As well as Tarah coming to speak to us, we also watched a rough first edit of Blood Warriors! It was amazing to see the film being completed and start being polished and you’ll see after our Easter break this feeling once again abound when Black Cherry wrap…

This programme is supported by Creative Skillset’s Film Skills Fund, with BFI’s Film Forever National Lottery funds.

Women in Film: From Her POV Week Ten

Week Ten in the From Her Point of View was a milestone: the two groups began shooting their films! Catch up with Kerrie, one of the young women taking part in the training who is also acting as Press Agent for the films…

Week Ten

Well folks, the week was finally upon us: time to put everything we’ve learned so far into practise and get down to the nitty gritty business of why we amazing women were all brought together: to make two short films!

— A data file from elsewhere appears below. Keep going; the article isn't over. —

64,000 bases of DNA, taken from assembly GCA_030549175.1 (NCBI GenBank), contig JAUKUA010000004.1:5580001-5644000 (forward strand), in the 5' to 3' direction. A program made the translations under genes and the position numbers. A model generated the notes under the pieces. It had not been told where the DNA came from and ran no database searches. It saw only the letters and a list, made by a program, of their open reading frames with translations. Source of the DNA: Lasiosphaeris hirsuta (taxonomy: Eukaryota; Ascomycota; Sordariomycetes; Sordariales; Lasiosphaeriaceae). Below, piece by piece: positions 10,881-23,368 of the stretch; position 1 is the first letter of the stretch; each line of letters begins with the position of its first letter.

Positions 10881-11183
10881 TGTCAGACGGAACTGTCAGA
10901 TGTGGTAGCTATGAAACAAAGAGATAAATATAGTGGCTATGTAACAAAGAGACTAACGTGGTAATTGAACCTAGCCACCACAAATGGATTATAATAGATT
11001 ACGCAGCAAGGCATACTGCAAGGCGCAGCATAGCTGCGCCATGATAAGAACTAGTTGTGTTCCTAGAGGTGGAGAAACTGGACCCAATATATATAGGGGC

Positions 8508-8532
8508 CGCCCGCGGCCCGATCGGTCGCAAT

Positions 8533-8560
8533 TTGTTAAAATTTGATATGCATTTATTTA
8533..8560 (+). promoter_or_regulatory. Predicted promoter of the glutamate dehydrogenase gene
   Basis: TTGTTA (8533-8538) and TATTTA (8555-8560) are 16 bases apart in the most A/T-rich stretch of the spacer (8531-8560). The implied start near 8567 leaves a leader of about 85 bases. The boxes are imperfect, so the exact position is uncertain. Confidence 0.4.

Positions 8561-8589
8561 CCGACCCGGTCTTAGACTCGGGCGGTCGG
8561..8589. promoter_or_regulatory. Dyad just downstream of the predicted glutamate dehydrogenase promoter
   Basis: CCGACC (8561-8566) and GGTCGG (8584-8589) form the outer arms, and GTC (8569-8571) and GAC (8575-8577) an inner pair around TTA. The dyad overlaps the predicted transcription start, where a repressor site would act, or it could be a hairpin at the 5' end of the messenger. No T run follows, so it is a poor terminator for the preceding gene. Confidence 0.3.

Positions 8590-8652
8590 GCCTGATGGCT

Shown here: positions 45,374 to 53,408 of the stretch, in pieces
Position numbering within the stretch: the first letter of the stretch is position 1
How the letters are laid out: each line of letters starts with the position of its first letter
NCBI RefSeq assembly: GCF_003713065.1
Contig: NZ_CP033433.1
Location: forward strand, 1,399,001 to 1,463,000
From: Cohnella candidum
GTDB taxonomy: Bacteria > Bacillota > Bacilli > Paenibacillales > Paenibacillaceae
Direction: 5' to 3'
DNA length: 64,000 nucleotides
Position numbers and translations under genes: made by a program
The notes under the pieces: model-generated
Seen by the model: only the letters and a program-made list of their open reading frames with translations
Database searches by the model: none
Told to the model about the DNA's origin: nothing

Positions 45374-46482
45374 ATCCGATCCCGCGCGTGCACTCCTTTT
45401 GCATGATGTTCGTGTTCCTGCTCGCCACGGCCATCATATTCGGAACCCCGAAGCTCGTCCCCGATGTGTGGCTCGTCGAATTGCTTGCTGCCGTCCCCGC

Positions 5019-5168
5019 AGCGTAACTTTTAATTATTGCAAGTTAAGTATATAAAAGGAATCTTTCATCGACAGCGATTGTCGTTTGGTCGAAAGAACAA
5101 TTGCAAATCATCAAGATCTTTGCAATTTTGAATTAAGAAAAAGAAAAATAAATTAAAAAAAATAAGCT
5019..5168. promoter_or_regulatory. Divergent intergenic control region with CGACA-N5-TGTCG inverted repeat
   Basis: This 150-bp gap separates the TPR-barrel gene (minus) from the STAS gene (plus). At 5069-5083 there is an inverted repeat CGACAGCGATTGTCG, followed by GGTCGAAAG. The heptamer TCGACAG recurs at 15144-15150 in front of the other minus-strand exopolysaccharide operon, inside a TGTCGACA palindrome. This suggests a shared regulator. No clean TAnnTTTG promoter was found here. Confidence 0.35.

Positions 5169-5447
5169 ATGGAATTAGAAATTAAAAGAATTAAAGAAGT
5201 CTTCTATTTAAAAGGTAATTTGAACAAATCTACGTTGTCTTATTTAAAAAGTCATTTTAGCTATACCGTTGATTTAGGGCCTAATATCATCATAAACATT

Before production commenced though, Noomi [Yates, Programme Coordinator] and the team at Knowle West Media Centre held a special event: an opportunity to and network with guests – women who are at the top of their game in the film and television industries.

There was also a panel discussion exploring some of the issues female filmmakers come across.  Those of us on the From Her Point of View programme were also invited, to be a part of the networking and to highlight what the programme is all about. Unfortunately, this Press Agent was ill and unable to attend the evening, which made me sad and relieved in equal measure. I say relieved for the pure and simple reason that I’ve never been great at networking or approaching people to start conversations. I’m not great at selling myself to people or having confidence in my abilities, so I probably would have been the shy one in the corner waiting for folks to come to me; not a great series of traits at an event like this!